According to a 2019 study by Edelman-LinkedIn, thought leadership has more influence on generating inbound leads than marketers realize. And, that influence is growing. In fact, most B2B marketers miss the opportunity to capitalize on the full impact of this type of content.
What is Thought Leadership?
Thought leadership is defined as “free deliverables that organizations or individuals produce on a topic in their area of expertise, when they feel others can benefit from their perspective.” In other words, thought leaders provide educational, useful, relevant information to others, which positions them as an expert on that topic. That leads to building trust (87% of decision makers say thought leadership increases trust in an organization) and generating inbound leads.
Give the People What They Want
Whether it’s in the form of research reports, videos, articles, webinars or presentations, thought leadership content is being consumed by a growing number of people. The Thought Leadership Impact Study by Edelman-LinkedIn found that:
- 58% of decision makers spent an hour or more each day reading thought leadership content in 2018, versus 50% in 2017.
- 55% of decision makers use thought leadership as an important way to vet organizations they’re considering working with.
- 69% agree that it’s one of the best ways to get a sense of the caliber of thinking an organization can deliver.
- 63% agree it’s particularly important to build the reputation of new and small businesses.
- After reading thought leadership content, 45% of decision makers invited the organization to bid on a project when not previously considering them.
- 61% of C-suite executives are more willing to pay a premium to work with an organization that has articulated a clear vision versus one that does not publish thought leadership.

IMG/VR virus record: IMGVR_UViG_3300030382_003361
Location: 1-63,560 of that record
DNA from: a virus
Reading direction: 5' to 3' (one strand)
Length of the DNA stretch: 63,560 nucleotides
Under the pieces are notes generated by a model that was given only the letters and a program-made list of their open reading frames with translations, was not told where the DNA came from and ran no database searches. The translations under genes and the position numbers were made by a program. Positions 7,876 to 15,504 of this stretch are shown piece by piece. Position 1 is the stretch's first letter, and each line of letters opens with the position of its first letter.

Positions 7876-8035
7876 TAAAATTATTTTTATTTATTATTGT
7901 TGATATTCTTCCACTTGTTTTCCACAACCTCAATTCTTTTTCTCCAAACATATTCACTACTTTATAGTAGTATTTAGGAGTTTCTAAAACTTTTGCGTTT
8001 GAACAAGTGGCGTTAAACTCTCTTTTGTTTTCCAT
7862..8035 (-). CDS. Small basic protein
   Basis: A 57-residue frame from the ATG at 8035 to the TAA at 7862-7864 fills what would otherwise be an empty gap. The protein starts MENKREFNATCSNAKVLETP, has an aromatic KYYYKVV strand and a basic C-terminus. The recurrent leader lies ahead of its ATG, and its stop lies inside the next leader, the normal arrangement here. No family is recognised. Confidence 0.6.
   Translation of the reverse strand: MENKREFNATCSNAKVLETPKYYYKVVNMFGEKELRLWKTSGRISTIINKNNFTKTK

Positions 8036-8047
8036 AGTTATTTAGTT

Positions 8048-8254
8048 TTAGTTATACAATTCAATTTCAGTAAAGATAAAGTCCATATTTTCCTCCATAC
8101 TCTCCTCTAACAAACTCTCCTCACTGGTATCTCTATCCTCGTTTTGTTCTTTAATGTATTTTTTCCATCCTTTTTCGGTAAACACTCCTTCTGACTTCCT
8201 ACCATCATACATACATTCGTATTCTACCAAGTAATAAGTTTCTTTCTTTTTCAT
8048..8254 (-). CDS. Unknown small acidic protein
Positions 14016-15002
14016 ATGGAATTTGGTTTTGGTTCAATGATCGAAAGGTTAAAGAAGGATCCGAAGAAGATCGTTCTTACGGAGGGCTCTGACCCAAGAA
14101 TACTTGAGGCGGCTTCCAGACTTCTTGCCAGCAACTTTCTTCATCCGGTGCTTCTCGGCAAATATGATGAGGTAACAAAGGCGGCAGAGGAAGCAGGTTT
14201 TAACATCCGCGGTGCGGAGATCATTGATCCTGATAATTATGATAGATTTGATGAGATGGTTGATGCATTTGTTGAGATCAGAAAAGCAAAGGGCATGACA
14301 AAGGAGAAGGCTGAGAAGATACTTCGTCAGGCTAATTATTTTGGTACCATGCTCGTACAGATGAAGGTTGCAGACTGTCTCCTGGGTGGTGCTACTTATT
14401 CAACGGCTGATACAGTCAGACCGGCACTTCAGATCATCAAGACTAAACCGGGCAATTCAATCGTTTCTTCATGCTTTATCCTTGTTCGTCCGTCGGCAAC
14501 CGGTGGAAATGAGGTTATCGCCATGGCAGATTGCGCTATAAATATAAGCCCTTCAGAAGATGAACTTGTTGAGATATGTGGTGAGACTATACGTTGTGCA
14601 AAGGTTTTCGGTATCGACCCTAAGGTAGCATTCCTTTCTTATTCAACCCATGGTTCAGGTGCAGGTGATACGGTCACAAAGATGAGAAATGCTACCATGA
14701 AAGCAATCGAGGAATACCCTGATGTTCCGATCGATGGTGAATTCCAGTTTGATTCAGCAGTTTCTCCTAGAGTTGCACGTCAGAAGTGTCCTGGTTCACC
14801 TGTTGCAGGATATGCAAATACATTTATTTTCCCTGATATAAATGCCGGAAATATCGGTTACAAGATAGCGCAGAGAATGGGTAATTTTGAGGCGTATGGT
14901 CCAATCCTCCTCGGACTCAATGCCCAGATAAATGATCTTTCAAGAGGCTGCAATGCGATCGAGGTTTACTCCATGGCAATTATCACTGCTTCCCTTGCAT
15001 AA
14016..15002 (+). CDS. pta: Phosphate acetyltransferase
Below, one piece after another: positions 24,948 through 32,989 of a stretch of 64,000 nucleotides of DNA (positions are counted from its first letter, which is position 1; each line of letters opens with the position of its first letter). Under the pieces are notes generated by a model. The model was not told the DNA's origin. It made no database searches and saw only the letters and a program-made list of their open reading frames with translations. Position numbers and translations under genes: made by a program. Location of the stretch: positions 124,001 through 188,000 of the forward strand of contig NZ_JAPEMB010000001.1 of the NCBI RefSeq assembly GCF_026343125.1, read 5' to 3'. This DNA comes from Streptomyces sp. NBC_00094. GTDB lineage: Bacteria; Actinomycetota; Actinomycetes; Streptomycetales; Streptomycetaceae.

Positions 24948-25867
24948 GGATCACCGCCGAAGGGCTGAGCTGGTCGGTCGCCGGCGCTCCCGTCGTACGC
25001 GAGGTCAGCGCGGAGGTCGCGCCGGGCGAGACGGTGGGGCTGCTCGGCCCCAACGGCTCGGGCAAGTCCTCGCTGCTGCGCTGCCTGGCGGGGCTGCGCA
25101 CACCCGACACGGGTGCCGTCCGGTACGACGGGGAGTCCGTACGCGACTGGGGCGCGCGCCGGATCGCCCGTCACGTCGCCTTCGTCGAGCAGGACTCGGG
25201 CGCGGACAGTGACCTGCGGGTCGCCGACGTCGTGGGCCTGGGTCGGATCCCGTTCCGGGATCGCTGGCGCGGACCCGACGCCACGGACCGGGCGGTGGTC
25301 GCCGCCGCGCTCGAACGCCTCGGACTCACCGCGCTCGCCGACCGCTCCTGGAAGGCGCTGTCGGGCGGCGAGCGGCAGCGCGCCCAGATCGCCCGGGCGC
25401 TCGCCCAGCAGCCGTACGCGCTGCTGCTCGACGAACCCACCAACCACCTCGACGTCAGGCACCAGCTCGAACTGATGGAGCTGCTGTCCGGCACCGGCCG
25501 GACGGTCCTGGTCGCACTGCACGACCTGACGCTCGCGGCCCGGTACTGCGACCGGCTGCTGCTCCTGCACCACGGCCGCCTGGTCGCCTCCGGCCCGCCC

In short, becoming a thought leader in your industry can give you an edge over your competition, produce RFP opportunities, generate inbound leads and win business – in some cases, at a premium.
Make Your Thought Leadership Content Effective
Simply producing content on topics on which you’re knowledgeable is not enough to be effective. You may be an authority on a number of topics, from garden gnomes to 80’s rock bands, but if your audience is not interested in these topics or the information doesn’t relate to your customers’ needs, it won’t drive engagement. To reap the benefits of thought leadership, here are few tips:
Provide valuable insights. Research which topics are important in your industry/market, and then find opportunities where your company/brand can offer useful information on these topics or start conversations.
Be relevant. According to the study, 66% of decision makers said the topic being related to what they are currently working on is one of the most critical factors in getting them to engage with content. Being relevant involves putting the customer first; determine what customers are asking and provide answers; understand their problems and offer solutions.
Define the future. Decision makers want to know where the industry is going. In fact, 88% believe it’s important for companies to have a clear vision for the future. You can inspire confidence in others by discussing trends and “what’s possible.”
Build trust. Being a trusted source is key to engaging decision makers with your content. You can establish credibility by quoting experts, getting customers and employees involved in the conversation, and providing research results or data.
Be concise. Despite the trend toward long-form content, busy professionals favor short formats. In fact, 57% said they preferred “snackable” content that can be easily digested in a few minutes and/or easily shared.
Proceed with Caution
While great thought leadership is effective at building trust, enhancing a brand’s reputation and generating inbound leads, it can do more harm than good if it’s done poorly. The same study also shows that:
- 60% of decision makers will stop following an organization based on poor quality content.
- 46% said poor thought leadership decreased their respect for an organization.
- 29% decided not to give business to a company based on poor thought leadership.
The bottom line: Be sure to put real thought in your thought leadership.